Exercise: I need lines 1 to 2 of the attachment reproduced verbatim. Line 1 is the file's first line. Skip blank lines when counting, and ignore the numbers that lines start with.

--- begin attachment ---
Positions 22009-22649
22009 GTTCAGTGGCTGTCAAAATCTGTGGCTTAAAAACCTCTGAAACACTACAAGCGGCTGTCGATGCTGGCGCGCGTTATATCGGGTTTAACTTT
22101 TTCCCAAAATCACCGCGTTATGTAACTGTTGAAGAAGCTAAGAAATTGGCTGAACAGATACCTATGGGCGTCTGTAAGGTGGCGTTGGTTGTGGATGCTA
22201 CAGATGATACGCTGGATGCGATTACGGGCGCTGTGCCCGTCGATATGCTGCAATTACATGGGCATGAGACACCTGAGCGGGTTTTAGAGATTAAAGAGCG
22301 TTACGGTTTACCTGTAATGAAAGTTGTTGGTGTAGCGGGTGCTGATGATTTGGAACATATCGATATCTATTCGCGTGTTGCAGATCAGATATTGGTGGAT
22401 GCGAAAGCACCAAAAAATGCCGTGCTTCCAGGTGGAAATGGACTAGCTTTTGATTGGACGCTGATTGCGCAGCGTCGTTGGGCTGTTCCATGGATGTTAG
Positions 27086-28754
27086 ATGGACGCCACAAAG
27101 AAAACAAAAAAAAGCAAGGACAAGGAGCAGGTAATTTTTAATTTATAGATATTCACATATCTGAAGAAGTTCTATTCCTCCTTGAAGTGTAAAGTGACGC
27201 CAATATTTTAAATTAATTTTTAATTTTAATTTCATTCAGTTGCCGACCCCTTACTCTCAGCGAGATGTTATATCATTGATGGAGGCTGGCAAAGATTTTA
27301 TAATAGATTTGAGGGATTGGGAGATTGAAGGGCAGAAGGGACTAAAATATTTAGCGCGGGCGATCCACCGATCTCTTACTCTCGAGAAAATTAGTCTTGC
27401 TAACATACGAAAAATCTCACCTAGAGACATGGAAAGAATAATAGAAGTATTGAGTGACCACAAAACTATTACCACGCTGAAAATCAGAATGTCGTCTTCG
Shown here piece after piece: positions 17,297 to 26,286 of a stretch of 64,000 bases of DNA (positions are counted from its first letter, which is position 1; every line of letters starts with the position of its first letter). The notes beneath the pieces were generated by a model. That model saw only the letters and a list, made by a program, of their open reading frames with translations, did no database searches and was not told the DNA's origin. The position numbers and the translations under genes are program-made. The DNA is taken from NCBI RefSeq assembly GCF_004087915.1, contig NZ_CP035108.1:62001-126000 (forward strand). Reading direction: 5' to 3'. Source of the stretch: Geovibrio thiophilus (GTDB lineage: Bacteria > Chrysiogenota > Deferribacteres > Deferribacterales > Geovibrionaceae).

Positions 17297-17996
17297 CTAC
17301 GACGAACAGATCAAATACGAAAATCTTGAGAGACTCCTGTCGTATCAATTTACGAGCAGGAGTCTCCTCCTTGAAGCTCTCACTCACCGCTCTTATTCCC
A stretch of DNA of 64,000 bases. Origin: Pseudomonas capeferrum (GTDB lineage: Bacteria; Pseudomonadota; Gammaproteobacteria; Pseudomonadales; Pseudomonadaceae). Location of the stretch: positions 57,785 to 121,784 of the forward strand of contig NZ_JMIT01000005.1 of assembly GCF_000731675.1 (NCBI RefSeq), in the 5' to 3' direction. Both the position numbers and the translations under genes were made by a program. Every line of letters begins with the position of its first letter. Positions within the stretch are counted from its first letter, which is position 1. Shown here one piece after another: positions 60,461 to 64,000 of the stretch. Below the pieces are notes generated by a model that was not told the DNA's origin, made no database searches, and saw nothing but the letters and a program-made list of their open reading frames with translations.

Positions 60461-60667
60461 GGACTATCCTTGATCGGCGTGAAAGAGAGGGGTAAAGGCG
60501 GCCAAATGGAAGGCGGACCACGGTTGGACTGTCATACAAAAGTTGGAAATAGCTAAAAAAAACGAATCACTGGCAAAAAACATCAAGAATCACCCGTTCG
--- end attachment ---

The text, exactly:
Positions 22009-22649
22009 GTTCAGTGGCTGTCAAAATCTGTGGCTTAAAAACCTCTGAAACACTACAAGCGGCTGTCGATGCTGGCGCGCGTTATATCGGGTTTAACTTT